My final gripe is that the score-pads and player aids are an odd size. They are too long to fit width-wise in the box, which would have made a lot of sense. I guess that the need to publish A4 size sheets for cost savings was the overriding factor. I will admit that there is a lot more space on the scoring pads than were in the AH Brit/Maha game, but it seems strange that they would put thick pads in rather than simply include a couple of sheets to get started with, then provide copies in PDF format on the website. Clearly, the nice folks at Phalanx enjoy taking coffee breaks at the wonderful Dutch coffeeshops - you know, the ones with Sinsemillia on the menu?
Wah, wah, wah. This is the sort of half-well-done job I’ve come to expect from Phalanx. At least they didn’t put in their first-thing-I-throw-out plastic counter insert, just a nice recyclable insert that holds the nation cards and dice. Insert bong noises here.
Fortunately, all of these things are fairly unimportant compared to the game itself, and while I can’t speak for the entire game, there are a lot of good things to point to. I did play through two turns of the three-player “Italia I” game to get the sense of some of the mechanisms new to the game, and they do add a lot of variation to what can be a bit of a tired formula. What’s that, you say? What’s this “Italia I” stuff? And here is where things get good. You see, you don’t get one game in this box, you get two. The two games share rules (with a few exceptions) and the board, but have completely different counters, different nation cards, and cover different time periods. The first game is three-player, and covers the rise of Rome up through the Civil Wars at the beginning of the Empire (and includes what looks like a very cool rule that lets all players get into the action, each taking a faction). The second game runs from the collapse of the Western Empire through the various barbarian invasions and into the Burgundians, Franks, and Byzantine attempts to re-conquer the Western Roman lands. It plays with four players, and looks to have a much different feel.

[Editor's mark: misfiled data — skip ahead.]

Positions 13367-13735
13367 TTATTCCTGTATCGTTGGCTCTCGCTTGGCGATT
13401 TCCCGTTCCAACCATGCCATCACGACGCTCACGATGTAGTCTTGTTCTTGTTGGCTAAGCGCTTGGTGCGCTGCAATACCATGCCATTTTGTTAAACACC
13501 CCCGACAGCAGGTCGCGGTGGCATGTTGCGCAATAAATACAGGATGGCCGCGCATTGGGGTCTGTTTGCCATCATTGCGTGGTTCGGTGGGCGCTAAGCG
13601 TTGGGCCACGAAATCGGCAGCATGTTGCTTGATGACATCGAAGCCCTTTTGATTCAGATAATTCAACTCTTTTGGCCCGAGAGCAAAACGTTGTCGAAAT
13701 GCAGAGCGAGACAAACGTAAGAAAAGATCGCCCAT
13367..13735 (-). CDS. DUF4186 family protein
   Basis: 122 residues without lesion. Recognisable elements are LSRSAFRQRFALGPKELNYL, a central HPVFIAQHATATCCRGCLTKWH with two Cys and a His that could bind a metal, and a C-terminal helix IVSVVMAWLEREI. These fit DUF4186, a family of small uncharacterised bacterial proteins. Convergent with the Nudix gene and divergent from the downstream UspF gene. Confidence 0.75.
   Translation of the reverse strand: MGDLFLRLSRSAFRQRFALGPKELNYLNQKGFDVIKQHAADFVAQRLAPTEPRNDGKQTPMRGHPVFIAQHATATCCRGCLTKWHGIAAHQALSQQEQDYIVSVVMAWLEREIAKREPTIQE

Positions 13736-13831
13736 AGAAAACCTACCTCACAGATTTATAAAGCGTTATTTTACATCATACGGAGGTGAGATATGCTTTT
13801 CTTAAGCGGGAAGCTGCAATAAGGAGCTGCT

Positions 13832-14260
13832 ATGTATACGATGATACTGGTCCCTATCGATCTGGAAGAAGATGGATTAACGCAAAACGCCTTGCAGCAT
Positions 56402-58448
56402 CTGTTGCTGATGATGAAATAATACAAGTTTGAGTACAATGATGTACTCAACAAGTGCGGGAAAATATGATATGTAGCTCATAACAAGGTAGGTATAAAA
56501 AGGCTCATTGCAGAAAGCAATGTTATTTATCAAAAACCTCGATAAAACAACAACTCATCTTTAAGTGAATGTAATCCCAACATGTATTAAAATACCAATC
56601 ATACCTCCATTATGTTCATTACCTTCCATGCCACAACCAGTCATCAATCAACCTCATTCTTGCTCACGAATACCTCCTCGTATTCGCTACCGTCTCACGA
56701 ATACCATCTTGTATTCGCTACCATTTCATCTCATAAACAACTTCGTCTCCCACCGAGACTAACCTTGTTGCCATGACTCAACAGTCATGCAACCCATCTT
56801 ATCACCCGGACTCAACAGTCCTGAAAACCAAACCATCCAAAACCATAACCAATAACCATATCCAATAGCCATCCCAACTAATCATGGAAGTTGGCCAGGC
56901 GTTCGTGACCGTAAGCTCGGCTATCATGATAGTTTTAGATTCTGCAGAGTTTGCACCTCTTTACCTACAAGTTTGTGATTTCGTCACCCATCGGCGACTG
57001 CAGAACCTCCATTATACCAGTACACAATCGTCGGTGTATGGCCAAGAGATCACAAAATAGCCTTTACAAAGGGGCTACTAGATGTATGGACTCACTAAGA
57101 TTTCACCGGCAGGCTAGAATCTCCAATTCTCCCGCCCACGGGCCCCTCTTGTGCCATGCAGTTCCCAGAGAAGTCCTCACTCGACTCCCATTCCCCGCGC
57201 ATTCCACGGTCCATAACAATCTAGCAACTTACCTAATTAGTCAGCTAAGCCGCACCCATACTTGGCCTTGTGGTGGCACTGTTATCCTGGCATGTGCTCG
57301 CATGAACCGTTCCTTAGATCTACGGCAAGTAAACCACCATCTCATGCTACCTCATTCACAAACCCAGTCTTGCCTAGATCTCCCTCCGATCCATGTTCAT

Which is good, because the game lists at about $70. Nice to get two games for that price.